For the question of 44Ti gamma-ray hotspots the issue arises whether the SiC X grains may instead have arisen from exploding SNIa. After all, the high expectation for seeing 44Ti supernova remnants shown in Fig. 1 came from the assumption that type II are the sources of 44Ti nucleosynthesis and therefore also of the solar 44Ca abundance. The absence of such sources could be explained if rare type I events produced much larger yields than are expected from type II. Do the supernova grains offer any guidance? Clayton et al. (1997b) showed that isotopically good fits to X grains might originate within He caps on exploding C,O white dwarfs. Huge production ratios, up to P(44Ti)/P(48Ti) = 100, occur in those He shell zones having peak T9>1 (see their Fig. 6). These are too great for existing observations of X grains, suggesting that SNIa are not their sources. However, Clayton et al. (1997b) showed that good fits to all isotopes require that the He caps undergo considerable post-explosive mixing prior to condensation of the X grains. Their Table 2 shows production ratios as small as 0.01 in an average of zones 1-8 (the coolest eight zones) and near 10 in an average over all sixteen zones. (The reader must note that much 48Ti production is listed by them under 48Cr, its radioactive progenitor.) The isotopic possibility must therefore be addressed that the 44Ti-rich X grains are from SNIa He caps rather than from SNII. The discovery of even a single X-type SiC grain containing an initial ratio 44Ti/48Ti = 5 or greater would demonstrate that the He-cap SNIa do exist and that they can condense SiC. This would amount to an existence proof for these rare 44Ti producers. But no such grain has yet been detected.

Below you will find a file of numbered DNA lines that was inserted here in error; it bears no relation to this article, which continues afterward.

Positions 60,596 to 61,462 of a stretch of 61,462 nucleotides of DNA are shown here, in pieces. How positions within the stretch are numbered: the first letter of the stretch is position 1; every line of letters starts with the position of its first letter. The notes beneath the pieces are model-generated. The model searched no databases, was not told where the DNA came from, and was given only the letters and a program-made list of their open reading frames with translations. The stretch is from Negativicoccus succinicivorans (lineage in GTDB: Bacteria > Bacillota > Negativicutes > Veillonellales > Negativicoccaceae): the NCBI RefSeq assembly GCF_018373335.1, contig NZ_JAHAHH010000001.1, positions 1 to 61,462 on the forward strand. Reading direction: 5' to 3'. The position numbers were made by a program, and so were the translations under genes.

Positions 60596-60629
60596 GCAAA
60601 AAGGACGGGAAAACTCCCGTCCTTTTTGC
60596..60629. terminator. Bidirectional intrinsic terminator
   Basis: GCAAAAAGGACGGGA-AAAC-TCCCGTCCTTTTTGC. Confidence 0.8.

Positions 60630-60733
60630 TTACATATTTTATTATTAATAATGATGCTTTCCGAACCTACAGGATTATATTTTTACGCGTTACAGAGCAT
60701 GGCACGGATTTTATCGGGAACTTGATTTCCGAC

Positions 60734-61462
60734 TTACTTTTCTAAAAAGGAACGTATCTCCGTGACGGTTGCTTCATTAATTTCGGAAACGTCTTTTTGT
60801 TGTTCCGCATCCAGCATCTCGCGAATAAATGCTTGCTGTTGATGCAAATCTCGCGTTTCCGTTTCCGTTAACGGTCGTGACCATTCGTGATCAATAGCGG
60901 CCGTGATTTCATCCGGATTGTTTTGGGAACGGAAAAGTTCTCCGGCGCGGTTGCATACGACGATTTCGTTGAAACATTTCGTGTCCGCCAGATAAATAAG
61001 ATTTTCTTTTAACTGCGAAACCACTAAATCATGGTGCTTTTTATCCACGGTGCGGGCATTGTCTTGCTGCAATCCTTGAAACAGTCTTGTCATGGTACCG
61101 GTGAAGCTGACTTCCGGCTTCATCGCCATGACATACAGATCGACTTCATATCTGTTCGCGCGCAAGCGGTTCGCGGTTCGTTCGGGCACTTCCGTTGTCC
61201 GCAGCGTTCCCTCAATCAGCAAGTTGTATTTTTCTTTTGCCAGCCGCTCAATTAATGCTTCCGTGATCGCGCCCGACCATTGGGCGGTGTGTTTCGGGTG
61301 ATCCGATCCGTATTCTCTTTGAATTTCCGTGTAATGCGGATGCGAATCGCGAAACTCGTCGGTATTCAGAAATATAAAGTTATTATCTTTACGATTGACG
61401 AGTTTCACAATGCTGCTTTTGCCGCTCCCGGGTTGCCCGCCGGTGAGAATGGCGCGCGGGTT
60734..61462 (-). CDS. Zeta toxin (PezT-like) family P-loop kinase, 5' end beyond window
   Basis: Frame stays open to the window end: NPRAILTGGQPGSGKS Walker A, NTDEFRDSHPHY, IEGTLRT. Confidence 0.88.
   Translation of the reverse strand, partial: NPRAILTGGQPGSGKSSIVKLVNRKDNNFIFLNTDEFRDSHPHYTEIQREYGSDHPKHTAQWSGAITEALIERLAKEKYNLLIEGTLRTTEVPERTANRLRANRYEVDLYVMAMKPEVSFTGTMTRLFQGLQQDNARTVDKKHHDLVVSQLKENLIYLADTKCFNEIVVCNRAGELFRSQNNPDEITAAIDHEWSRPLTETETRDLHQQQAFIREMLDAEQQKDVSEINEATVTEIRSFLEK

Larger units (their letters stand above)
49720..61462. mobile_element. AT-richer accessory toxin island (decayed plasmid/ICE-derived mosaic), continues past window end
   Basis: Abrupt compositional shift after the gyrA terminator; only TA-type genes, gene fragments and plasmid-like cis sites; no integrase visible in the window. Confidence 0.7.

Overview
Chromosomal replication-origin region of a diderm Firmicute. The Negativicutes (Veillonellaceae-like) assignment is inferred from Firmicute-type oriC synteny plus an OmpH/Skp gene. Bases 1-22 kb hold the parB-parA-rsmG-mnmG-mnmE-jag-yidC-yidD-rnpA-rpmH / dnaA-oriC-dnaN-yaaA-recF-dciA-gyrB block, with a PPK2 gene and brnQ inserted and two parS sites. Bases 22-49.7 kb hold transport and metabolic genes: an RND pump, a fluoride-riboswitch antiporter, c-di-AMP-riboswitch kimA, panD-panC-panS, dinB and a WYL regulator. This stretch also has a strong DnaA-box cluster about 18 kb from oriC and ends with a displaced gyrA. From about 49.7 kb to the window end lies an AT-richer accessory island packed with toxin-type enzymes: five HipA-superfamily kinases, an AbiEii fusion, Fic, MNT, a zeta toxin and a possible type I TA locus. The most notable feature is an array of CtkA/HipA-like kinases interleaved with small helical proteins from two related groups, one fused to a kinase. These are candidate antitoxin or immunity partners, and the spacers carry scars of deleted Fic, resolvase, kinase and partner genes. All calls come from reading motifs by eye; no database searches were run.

Clayton et al. (1997b) pointed out that if the SNIa are near the Chandrasekhar mass, the He cap can be no more than 0.01 so that less than 10-5 of 44Ti is ejected. Such events would be both rare and dim in 44Ti lines. However, a much larger He cap is involved if the white dwarf is sub-Chandrasekhar (larger) and the detonation begins in a massive He cap. Large amounts of 44Ti are ejected from such models (Woosley & Weaver 1994), so that the rates of such events are limited by the requirement that they not overproduce the galactic 44Ca abundance. If this occurs, the rarity of these events in time could account for their absence in the COMPTEL data (see also the Discussion). The relevance of the X grains derives from the physical unlikelihood of condensation of X grains in such He caps. Their expansion is very fast, and the radiation environment intense, so that even the formation of molecules seems unlikely until the density has become too low for the growth of a 1-micrometer grain of SiC. Clayton et al. (1997b) note that even the possibility of grain condensation would seem to require 3-D explosive modeling in order that some of the He cap can remain at low velocity ("slow He''). This entire problem will require more study before plausibility of SiC X grains from SNIa can be admitted. We therefore conclude that the 44Ti-bearing X grains have arisen in SNII.